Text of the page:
This is a really “wholesome” tasting banana bread. I only made two minor diversions from the recipe: I used frozen, thawed bananas (like many of you, I’m sure, I toss them in the freezer when they are past ideal eating ripeness) and added toasted pecans.

    I agree with others, that it came out a little dark, but really didn’t matter. I think it’s the pan I use (Pampered Chef stoneware loaf pan), as this happens with many of my quick breads. I didn’t think it was too sweet and I loved the texture the oats added, while still being a moist bread. I would add a little cinnamon next time.

  10. 16

    The bread does seem a bit dark, but the taste is good. I agree it’s far too sweet, I will try next time cutting the sugar, and adding another banana in place. I cut the flour by an ounce and added walnuts, blending them in the food processor as well. I also added a dash of nutmeg and cinnamon. It was a lengthy process, but it is really great. Thanks for the recipe, it’s a keeper!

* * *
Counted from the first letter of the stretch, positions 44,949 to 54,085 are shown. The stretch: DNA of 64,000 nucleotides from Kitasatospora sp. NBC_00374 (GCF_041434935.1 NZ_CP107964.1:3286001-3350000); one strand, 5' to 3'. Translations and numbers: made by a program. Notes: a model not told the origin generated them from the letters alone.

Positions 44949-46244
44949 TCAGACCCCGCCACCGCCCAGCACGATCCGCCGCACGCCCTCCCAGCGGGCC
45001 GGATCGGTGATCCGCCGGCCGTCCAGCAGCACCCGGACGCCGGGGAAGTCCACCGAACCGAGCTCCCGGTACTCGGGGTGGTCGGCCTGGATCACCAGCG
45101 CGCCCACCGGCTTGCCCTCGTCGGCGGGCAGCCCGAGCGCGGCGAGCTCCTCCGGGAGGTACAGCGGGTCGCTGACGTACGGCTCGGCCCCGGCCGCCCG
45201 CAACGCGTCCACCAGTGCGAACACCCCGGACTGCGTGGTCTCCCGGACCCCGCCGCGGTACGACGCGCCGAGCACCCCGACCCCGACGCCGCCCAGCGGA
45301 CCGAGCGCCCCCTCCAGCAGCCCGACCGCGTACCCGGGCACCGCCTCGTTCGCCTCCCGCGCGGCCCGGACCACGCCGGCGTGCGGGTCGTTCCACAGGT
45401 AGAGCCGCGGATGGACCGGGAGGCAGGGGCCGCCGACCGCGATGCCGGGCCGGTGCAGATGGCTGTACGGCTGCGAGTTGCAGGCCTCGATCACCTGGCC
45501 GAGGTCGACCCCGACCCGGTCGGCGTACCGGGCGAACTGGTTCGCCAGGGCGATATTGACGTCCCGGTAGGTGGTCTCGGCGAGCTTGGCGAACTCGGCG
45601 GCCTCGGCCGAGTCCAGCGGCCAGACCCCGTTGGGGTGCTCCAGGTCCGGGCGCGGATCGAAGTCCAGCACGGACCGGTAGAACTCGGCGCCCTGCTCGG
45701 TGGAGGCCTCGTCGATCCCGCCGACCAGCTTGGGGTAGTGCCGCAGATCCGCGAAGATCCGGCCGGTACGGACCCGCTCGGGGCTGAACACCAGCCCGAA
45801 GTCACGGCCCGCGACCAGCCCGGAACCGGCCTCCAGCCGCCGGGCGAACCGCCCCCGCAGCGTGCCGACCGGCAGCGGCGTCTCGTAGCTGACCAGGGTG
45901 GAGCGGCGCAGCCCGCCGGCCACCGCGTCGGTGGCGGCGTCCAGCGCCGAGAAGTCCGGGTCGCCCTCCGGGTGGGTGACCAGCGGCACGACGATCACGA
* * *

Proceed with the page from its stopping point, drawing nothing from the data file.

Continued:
11. 18

    I love banana breads but found this recipe to be far too sweet for our taste, and because of that sort of one-dimensional. I may try to tweak my favorite banana bread recipes with toasted oats though, as that component is both nutritious and delicious.

  12. 19

    I made this tonight and it was great! I made a few adjustments to make a gluten free version. I substituted the butter for coconut oil, I used cassava flour instead of all purpose and I used less sugar (only 7 ounces). It turned out extremely well, I will definitely make again!

  13. 20

    I just made this recipe however after 50 minutes it’s still raw. Perhaps mentioning the temperature at which the oven should be raised to after toasting the oats would be helpful.

  14. 21
    Jenny Y.